Early season moisture paired with warm temperatures in combination with open wounds from flea beetle feeding, for example, can lead to early blackleg infection of canola. If blackleg is to cause yield loss in canola, early infection is required; typically from cotyledon to 6-leaf.
A recent study in Western Canada did not show a strong benefit from fungicide to stop early blackleg. For fungicide to provide an economic level of blackleg suppression, the crop has to be susceptible to the disease, blackleg incidence and severity must be high (usually due to short canola rotations) and the fungicide has to go on early – cotyledon to 4-leaf stage – before visible symptoms appear.
In that situation, application of a strobilurin fungicide can effectively reduce the disease and alleviate canola yield losses. With strong evidence for fungal pathogens to develop insensitivity to strobilurin fungicides, a fungicide treatment should only be recommended in this high-risk situation.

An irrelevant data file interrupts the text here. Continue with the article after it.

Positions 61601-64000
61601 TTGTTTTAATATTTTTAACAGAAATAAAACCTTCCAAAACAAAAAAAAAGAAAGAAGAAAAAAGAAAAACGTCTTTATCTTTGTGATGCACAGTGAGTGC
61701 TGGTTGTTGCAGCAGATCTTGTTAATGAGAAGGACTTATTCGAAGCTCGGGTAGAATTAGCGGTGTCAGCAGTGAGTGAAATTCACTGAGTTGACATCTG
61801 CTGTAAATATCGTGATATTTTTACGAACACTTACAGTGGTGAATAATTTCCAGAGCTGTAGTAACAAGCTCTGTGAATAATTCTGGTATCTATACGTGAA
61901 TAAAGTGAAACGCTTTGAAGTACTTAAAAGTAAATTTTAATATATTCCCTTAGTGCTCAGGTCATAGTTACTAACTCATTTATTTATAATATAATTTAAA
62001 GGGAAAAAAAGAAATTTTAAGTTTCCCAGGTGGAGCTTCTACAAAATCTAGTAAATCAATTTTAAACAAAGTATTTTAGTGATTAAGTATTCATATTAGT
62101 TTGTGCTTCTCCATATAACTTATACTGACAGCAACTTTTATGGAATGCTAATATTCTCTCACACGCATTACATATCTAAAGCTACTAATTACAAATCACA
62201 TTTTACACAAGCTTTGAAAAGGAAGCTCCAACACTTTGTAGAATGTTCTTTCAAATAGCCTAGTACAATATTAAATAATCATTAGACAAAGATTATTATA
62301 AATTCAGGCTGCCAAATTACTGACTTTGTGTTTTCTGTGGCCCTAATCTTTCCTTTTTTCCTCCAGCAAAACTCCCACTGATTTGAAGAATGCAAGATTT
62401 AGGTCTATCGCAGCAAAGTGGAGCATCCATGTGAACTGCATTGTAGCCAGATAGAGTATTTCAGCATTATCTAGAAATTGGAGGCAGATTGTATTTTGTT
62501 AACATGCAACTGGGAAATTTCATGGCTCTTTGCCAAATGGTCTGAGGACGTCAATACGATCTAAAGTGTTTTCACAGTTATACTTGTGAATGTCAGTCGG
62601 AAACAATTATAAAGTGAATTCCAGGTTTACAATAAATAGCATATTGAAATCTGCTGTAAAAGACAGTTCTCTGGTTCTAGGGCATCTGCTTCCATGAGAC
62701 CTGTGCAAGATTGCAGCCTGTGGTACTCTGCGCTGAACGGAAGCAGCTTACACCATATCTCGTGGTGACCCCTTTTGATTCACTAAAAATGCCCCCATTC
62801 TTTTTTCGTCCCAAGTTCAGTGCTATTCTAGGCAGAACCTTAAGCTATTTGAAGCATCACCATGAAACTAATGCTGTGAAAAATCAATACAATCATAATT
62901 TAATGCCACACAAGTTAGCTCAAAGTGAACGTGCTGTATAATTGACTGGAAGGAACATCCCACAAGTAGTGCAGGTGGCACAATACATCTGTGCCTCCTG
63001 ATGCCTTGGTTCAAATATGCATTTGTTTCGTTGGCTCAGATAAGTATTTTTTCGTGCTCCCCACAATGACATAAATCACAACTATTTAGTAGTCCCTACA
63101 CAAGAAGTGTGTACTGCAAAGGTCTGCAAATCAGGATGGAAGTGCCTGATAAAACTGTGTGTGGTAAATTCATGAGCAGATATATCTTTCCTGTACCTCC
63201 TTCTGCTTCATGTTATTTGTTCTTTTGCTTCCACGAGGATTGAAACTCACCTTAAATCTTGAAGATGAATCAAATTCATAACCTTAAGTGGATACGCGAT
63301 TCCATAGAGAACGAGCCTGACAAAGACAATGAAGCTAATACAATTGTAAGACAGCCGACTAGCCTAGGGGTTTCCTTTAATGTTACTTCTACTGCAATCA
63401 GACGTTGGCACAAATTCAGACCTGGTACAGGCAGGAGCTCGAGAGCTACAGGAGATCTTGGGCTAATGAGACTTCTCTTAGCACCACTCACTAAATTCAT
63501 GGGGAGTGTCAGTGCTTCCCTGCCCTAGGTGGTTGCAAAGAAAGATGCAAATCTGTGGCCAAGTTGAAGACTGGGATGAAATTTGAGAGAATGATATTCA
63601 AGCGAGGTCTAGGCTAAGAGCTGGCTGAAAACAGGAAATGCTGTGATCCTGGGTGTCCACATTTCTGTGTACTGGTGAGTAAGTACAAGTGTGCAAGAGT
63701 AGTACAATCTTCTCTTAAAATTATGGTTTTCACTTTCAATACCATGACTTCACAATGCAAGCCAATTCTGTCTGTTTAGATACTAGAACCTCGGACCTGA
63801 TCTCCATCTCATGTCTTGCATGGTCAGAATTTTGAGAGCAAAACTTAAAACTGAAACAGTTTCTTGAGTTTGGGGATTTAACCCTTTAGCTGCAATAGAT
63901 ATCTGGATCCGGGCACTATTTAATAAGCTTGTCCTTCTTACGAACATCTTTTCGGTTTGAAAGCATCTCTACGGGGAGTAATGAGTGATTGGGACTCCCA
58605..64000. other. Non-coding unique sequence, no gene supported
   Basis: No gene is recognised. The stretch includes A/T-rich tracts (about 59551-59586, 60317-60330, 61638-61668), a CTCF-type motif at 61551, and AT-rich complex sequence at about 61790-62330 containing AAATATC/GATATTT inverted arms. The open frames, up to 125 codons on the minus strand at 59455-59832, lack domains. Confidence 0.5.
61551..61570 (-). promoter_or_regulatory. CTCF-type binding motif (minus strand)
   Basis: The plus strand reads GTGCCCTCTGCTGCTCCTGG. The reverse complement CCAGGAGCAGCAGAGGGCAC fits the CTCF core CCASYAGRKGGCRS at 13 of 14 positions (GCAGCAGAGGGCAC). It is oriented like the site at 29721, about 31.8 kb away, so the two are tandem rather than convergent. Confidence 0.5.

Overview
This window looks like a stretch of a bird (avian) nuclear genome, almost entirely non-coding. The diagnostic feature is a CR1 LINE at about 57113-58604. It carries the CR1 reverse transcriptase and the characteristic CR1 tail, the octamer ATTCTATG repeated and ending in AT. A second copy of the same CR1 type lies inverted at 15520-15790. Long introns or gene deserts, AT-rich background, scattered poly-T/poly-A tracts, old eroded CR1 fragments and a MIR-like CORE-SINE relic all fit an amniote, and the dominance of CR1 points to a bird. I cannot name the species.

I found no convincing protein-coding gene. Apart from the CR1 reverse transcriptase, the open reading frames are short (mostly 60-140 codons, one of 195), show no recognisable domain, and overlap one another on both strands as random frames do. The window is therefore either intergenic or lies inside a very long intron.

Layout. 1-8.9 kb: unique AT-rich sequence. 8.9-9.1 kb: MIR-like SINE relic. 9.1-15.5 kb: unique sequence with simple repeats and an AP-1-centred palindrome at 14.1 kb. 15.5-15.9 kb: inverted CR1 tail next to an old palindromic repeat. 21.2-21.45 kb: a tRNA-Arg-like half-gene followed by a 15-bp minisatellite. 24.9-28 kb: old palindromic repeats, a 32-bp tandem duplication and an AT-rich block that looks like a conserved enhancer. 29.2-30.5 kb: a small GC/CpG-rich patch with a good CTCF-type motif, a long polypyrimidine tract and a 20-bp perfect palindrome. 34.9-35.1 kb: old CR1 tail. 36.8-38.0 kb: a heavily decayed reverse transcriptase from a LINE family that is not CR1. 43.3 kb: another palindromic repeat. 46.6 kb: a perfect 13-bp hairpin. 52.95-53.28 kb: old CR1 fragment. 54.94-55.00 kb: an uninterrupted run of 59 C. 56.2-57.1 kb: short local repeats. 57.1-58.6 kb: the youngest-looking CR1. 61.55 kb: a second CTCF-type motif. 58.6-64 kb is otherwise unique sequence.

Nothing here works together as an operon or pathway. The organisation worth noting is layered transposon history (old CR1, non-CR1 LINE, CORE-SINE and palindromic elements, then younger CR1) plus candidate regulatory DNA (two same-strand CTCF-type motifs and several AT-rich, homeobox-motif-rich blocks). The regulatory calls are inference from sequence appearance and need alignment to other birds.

Outside of this specific situation, there is little benefit from a fungicide targeting blackleg. Even on a moderately-resistant cultivar, the fungicide generally does not pay. Instead, continuously scout for blackleg throughout the season to determine severity and yield. This will influence variety and rotation decisions.
If growers do decide to spray a fungicide for blackleg, leave test strips and follow up with a disease survey of treated and untreated strips. Use this protocol for check strips.
Other diseases: While scouting for blackleg, keep a look out for clubroot, seedling diseases and others. No in-crop management options are available for these diseases, but identifying them now can help with planning for next year. Why not just scout at swathing? With severe infection, plants may be gone by harvest. And if growers discover fields newly infested with clubroot, they can leave this field until last in their operations to prevent spread of spore-infested soil. And then sanitize afterwards.